As Guadeloupe is an overseas department of France, it celebrates National Day, also known as “Bastille Day”, with the rest of France every 14 July. This day looks back to the storming of the Bastille prison house at the beginning of the French Revolution back in 1789.
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The tyrannical power of Louis XVI and the French monarchy in general is symbolised by the Bastille, where political prisoners were often held. In France, a military parade passes by the Bastille on National Day; in Guadeloupe, parades also march to symbolise the triumph over tyranny, even if the Bastille itself is far away.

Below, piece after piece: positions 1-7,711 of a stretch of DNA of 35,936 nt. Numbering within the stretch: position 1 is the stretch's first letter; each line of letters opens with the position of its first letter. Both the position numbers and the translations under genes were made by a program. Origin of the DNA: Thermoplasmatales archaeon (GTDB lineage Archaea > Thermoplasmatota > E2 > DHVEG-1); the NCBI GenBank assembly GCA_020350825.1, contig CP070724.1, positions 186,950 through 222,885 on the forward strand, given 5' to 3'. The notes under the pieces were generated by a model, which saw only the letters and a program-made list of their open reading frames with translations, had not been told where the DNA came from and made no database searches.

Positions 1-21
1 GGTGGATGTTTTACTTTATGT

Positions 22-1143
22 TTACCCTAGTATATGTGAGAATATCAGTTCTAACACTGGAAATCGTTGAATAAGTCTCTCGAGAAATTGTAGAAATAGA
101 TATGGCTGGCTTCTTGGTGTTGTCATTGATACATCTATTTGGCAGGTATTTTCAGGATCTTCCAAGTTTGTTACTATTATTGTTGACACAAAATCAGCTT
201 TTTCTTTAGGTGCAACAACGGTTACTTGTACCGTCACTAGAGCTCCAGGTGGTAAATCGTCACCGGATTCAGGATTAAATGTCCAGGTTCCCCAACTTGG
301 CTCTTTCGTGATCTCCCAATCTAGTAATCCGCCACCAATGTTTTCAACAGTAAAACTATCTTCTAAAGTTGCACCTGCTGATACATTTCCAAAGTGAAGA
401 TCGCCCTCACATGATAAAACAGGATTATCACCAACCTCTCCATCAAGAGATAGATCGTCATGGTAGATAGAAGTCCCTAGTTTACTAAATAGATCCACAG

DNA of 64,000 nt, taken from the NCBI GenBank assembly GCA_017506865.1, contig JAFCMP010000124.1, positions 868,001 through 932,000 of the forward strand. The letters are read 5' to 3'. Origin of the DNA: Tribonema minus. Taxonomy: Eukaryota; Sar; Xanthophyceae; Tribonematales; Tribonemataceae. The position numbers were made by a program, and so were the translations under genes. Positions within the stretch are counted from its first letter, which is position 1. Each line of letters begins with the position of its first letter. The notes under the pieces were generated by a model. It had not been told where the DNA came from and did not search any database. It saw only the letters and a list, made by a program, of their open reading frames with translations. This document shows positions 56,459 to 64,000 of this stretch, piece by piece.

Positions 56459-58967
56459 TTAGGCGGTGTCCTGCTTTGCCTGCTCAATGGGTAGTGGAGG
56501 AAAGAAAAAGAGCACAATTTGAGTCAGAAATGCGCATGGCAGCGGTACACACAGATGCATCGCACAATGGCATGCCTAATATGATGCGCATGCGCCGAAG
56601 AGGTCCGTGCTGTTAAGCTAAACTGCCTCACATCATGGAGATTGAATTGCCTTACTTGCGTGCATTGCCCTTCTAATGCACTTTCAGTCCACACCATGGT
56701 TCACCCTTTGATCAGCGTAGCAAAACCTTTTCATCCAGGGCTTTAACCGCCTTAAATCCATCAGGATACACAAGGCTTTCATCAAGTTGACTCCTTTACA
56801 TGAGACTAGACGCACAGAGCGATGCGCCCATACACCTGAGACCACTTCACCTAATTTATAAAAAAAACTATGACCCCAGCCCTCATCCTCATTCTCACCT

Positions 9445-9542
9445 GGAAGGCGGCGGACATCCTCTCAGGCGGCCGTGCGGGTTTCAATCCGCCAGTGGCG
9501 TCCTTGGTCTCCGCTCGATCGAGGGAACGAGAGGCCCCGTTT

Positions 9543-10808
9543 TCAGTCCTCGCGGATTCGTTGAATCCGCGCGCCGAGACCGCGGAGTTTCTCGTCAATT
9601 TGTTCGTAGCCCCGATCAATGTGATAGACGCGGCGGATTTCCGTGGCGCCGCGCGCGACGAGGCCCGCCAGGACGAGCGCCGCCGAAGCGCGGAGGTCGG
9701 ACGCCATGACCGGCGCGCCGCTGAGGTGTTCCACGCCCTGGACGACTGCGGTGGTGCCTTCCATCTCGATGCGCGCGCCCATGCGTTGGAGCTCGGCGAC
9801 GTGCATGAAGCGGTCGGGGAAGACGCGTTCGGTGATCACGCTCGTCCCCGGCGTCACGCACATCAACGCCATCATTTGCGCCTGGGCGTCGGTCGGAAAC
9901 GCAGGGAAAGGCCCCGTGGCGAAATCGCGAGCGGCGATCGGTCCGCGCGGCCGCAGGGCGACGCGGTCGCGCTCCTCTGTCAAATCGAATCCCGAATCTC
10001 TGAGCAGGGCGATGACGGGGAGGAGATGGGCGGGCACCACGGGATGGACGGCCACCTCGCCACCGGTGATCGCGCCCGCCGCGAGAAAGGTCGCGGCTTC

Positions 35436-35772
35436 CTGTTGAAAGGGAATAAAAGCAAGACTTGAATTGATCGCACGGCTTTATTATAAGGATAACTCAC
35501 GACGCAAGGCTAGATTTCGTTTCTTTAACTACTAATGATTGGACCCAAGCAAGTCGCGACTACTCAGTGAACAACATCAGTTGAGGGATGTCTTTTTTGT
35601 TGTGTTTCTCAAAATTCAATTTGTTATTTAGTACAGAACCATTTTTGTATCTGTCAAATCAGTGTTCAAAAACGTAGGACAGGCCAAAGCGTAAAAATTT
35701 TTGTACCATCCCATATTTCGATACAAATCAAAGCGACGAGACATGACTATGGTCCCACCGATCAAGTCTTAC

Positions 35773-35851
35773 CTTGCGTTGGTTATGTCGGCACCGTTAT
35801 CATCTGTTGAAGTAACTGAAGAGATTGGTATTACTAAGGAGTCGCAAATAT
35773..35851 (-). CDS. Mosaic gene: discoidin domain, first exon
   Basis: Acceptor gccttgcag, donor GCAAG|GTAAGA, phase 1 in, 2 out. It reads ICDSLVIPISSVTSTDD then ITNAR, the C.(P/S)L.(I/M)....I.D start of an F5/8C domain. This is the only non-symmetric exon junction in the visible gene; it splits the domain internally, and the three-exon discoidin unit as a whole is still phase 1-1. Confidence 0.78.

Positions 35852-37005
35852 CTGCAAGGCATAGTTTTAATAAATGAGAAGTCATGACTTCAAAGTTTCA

There are also official ceremonies, military pageants, fireworks displays, and other festive public events in Guadeloupe on National Day. You will see French flags proudly displayed and hear many singing patriotic songs.
Even though Guadeloupe has its own “Antillean Creole” version of French and has its own ethnic, cultural, and historical identity, the people of the island are a part of France politically. And even those who long for the independence of Guadeloupe still celebrate Bastille Day for the resistance to, and defeat of, tyranny that it represents.